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P17.14 Barriers and facilitators to couples hiv testing and counselling and views on incentives for couples testing: a qualitative study from zimbabwe
  1. EL Sibanda1,
  2. M Makamba1,
  3. K Hatzold2,
  4. FM Cowan1,3
  1. 1Centre for Sexual Health and HIVAIDS Research (CeSHHAR) Zimbabwe, Harare, Zimbabwe
  2. 2Population Services International Zimbabwe (PSI Zimbabwe), Harare, Zimbabwe
  3. 3Department of Infection and Population Health, University College London, London, UK


Introduction Couples HIV testing (CHTC) has greater health impact and is more cost-effective than individual testing. Despite widespread promotion, uptake remains sub-optimal. We explored i) barriers and facilitators to CHTC, ii) anticipated impact of incentives on CHTC uptake and linkage to post-test services, iii) incentives which might stimulate CHTC.

Methods Focus group discussions (FGDs) were held among rural Zimbabweans. FGDs started with role plays depicting couples with differing circumstances to stimulate discussion and were transcribed verbatim and analysed thematically.

Results Four FGDs were held with 17 men and 17 women. Both sexes said men were opposed to CHTC; barriers were more pertinent to men. The main barrier was fear of HIV diagnosis which respondents firmly believed would result in relationship dissolution. Participants understood discordancy as possible but were unaware/had not internalised benefits of discordant couple interventions. Discussions focused on the difficulty of broaching CHTC within a relationship as it raises uncomfortable issues of distrust. Women reportedly broached CHTC if they suspected infidelity, often threatening suicide or relationship dissolution in the event they tested positive. Interventions that took the decision out of the couple’s hands e.g. perceived ‘mandatory testing’ for prevention of mother-to-child-transmission were viewed as facilitators for CHTC. Participants unanimously agreed that incentives would make discussing CHTC easier as the focus would shift to incentives. Participants said small items such as food and soap would stimulate CHTC. Participants were against monetary incentives as these would likely be abused or lead to conflict. Small, fixed incentives were preferred over larger lottery-based incentives. Participants said couples who received incentives to test would be more likely to link to post-test services with expectation of receiving additional rewards.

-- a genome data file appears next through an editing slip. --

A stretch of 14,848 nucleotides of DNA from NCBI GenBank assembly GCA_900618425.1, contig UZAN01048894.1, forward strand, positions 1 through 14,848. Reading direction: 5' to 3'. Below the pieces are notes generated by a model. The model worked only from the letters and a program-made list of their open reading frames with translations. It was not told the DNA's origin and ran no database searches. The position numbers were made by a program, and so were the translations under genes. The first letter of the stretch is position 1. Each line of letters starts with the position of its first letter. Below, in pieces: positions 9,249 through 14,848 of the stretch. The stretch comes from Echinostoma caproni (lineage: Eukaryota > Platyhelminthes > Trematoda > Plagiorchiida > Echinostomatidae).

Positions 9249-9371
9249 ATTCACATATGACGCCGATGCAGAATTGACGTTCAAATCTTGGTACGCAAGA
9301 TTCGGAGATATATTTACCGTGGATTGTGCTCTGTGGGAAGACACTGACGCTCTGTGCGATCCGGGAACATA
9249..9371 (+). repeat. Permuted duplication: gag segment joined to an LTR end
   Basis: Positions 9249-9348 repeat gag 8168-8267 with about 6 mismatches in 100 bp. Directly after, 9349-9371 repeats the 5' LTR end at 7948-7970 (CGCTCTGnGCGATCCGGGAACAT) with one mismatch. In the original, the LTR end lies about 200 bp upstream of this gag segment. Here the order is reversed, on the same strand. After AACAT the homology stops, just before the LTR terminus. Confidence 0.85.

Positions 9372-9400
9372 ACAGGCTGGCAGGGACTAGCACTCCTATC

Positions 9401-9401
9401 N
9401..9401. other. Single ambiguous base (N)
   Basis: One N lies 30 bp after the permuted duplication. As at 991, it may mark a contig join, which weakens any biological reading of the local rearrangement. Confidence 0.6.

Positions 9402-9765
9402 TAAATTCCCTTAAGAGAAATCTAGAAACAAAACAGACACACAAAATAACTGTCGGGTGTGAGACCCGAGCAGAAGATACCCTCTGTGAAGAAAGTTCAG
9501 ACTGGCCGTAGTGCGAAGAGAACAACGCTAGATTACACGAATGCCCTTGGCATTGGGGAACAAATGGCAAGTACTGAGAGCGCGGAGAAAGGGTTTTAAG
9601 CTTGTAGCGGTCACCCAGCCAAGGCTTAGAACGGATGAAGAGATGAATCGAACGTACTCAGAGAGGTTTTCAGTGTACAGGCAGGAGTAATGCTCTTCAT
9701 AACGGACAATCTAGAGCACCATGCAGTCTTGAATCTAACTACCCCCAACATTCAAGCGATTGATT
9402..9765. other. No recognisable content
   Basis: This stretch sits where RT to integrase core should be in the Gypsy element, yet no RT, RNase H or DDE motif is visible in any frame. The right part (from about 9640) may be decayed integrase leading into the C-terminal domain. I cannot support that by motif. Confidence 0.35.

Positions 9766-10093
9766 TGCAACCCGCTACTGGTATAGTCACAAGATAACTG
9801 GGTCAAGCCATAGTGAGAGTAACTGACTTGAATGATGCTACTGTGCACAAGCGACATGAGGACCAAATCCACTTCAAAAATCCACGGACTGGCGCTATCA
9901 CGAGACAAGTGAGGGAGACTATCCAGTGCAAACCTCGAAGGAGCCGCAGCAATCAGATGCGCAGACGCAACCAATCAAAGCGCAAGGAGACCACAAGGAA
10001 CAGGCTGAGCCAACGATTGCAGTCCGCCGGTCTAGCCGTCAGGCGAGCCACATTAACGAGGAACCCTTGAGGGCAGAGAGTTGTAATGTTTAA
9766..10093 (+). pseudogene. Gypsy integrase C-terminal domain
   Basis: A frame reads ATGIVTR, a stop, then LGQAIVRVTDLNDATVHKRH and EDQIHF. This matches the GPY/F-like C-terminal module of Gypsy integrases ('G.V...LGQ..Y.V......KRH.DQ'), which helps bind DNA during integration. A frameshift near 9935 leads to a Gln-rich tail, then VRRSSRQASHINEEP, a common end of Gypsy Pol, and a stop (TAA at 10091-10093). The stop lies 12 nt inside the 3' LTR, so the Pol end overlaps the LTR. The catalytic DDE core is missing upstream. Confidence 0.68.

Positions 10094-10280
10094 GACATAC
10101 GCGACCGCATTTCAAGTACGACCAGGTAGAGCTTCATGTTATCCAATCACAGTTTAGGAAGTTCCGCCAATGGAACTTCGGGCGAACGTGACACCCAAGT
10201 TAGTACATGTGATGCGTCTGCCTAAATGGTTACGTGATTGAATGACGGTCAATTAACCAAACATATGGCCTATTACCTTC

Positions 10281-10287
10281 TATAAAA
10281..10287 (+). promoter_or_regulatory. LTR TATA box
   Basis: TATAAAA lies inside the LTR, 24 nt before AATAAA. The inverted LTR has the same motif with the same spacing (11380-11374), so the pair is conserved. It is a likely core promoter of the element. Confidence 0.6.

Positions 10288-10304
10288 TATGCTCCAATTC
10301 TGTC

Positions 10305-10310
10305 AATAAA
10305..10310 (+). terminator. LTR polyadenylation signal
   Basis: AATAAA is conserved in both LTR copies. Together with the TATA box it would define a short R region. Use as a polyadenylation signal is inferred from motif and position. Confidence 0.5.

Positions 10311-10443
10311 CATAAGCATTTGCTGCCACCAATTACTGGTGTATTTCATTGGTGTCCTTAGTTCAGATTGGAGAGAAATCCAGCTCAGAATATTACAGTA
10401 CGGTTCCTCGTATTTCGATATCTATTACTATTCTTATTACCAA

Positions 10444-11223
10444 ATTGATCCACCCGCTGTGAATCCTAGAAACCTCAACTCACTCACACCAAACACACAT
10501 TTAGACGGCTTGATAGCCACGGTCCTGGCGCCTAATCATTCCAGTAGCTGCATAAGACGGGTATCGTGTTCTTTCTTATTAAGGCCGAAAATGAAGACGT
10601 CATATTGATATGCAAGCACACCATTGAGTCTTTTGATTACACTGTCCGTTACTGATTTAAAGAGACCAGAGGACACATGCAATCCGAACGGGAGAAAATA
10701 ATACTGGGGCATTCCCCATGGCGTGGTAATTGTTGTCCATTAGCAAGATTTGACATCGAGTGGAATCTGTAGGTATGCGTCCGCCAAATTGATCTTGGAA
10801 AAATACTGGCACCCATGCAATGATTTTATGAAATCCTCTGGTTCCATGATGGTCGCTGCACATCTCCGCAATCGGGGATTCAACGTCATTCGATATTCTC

Conclusion This study suggests that small non-financial incentives may increase uptake of CHTC and subsequent linkage to care. We propose to test this intervention in a cluster randomised trial.

Disclosure of interest statement The study was funded by the Integrated Support Programme and no conflicts of interest are declared.

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